First Days Maternity Supplies Ltd

Do I need a ‘Hospital Bag’ for a home birth?

Hospital bag filled with postpartum recovery products

I’m planning a home birth, do I need to pack a ‘hospital bag’?

It’s one we have heard over and over again and this is what we think….
Yes! Here’s why…
You will most likely enjoy packing it. Writing the checklist, researching what you might like to have and what you think you can do without, finding where to buy it from and packing it all neatly in a newly purposed bag, or even case, is one of the most exciting things to do during your pregnancy. The realisation that you’re going to be meeting your new little baby soon and packing their cute little outfits is heart warming. However, you’re not going to forget to pack all of the things for you. Think about what you will need for labour and postpartum recovery, ten cute baby outfits aren’t going to be helping you in your moments of need. It could be a good idea to have a bag for you and a bag for baby, or half a side of a wheelie case each. This keeps everything separate and easier to locate when needed.

You will have everything close by:

Having everything nearby for your midwife or birthing partners will make things much easier and less stressful. They will be able to pass you things quickly and easily if you have your bag close to you during labour and after the birth. It is a good idea to go through your bag (whilst you are pregnant, of course!) with your birth partner so they know what’s in it and where! The last thing you want is people mooching around your house when you’re in labour looking for that special flannel you requested!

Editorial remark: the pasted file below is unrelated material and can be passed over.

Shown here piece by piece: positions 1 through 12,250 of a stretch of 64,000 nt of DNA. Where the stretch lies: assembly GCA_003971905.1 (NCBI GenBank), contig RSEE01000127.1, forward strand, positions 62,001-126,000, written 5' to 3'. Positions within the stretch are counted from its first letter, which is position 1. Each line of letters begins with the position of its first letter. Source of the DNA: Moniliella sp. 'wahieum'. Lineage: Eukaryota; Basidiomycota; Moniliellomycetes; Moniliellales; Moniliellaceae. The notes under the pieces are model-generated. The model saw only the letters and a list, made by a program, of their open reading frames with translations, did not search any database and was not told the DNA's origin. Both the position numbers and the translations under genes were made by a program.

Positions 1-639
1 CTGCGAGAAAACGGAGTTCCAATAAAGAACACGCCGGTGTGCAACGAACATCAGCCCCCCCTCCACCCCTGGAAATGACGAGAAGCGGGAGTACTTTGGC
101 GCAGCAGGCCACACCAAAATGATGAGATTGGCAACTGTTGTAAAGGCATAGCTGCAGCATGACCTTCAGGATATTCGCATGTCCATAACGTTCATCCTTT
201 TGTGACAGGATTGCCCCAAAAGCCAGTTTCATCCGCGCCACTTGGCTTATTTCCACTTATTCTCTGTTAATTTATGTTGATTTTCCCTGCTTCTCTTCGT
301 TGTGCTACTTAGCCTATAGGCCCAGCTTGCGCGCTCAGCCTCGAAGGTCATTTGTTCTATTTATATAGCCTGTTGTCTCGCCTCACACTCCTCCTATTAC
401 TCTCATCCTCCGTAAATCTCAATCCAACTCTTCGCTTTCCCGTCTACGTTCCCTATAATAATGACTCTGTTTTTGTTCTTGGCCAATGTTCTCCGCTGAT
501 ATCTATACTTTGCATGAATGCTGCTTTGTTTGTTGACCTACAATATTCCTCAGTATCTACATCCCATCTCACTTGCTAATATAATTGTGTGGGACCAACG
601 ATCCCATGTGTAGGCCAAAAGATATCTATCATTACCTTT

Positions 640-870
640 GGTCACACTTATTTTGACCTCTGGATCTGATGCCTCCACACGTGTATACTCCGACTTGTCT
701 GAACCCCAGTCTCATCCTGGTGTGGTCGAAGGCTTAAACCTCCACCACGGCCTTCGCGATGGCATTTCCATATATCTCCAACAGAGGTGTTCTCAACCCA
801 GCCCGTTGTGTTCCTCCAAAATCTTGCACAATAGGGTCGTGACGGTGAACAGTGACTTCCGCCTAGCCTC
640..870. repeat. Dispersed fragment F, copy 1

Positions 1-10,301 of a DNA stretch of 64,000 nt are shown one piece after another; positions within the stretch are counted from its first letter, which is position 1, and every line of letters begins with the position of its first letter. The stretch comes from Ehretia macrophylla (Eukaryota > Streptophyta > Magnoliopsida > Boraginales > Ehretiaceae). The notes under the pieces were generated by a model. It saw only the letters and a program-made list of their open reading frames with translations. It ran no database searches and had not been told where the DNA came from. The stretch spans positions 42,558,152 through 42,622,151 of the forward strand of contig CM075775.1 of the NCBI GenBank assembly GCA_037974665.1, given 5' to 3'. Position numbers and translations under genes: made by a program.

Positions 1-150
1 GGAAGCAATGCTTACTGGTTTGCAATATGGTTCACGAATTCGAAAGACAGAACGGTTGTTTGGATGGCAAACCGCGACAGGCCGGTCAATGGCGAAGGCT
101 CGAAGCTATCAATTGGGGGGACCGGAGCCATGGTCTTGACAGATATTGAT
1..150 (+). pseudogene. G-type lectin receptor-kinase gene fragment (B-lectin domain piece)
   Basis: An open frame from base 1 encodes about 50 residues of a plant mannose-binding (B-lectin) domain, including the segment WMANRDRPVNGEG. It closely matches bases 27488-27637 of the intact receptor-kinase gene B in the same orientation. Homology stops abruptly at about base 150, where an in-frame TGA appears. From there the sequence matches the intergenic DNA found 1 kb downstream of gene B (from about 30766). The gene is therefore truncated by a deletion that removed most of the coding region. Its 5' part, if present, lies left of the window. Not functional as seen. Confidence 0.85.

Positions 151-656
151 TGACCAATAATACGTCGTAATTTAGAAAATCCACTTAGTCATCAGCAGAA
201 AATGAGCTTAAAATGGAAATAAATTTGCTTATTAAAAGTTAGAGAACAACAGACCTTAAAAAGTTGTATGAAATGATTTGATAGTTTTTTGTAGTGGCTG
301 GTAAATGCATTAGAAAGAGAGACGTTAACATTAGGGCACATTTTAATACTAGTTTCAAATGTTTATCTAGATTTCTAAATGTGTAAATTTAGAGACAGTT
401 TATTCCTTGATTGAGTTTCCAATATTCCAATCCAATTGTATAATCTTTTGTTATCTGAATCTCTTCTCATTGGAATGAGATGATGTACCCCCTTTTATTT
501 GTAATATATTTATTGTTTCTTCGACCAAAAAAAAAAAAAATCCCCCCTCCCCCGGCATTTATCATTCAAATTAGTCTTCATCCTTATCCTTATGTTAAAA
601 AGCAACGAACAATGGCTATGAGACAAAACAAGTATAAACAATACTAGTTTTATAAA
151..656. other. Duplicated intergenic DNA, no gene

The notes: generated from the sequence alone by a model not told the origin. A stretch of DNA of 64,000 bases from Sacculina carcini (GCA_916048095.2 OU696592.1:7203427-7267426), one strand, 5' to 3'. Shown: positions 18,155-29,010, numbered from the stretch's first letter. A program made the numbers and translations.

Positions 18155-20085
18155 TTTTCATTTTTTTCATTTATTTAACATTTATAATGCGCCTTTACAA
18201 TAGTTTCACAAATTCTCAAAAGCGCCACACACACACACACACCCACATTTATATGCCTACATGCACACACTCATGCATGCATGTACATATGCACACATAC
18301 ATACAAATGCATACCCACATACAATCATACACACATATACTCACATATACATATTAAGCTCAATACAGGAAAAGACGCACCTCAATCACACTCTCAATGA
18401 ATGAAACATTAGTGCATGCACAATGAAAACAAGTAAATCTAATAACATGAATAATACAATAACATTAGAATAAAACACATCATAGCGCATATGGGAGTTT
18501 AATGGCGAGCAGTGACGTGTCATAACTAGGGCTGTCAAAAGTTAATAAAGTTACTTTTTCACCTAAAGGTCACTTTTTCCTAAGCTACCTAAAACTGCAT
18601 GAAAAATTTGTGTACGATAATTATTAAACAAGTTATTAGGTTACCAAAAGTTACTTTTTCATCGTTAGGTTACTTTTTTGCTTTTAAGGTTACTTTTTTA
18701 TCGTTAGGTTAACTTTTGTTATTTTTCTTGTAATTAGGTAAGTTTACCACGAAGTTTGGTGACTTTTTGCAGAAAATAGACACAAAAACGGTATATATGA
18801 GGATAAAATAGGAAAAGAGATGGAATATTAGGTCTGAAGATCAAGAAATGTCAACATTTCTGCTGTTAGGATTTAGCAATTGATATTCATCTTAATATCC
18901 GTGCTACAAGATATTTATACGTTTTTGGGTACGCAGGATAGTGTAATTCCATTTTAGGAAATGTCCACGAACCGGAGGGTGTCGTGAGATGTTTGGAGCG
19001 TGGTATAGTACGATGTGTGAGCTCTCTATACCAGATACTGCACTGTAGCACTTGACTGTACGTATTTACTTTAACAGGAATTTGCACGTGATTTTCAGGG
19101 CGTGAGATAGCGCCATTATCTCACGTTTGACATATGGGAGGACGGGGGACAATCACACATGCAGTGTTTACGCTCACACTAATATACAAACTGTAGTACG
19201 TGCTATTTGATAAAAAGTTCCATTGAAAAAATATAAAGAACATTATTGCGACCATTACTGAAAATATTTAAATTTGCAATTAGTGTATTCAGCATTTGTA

You don’t need anything special in your ‘home birth bag’ your midwife will bring everything that is needed for your home birth from a medical perspective. 

You could transfer into hospital if:

  • Many women transfer into hospital after starting their labours at home and there are many reasons why. This is the single most important reason to have your bag ready to travel with you, should you decide to go to the hospital either before or after your baby has arrived.
  • You decide that’s where you would rather give birth to your baby. It’s completely fine to change your mind many times during your pregnancy about where you want to birth your baby. What was the right decision at 18 weeks might not be the same decision at 41 weeks. You can change your mind on the day if you like! 
  • You would like more pain relief than what you’re able to have at home. Generally the strongest pain relief medication available at home is Entonox or Gas and Air as it’s more frequently known. If you would like an epidural for example, you will need to go to the hospital for it to be administered.
  • You have been advised to transfer for medical reasons. It may be that your midwife has advised that it is now safer for you and/or your baby to be in a hospital setting for delivery.
  • You weren’t at home when your labour started. Have you considered what you might want to do if labour starts when you’re least expecting it? What if you’re visiting friends and family a few weeks before you are ‘due’ to give birth and labour suddenly starts? It could be worth looking at nearby hospitals and birthing centres before you travel and making a note of phone numbers and addresses so you’re able to stay calm and focussed, rather than wondering where you’re going to end up.
  • You have given birth to your baby in your (and their) home but you need to transfer to hospital for one of you to receive further medical attention. 

So, to sum up, yes, get packing your ‘home birth bags’ and remember to show your birth partner what’s inside and where! 

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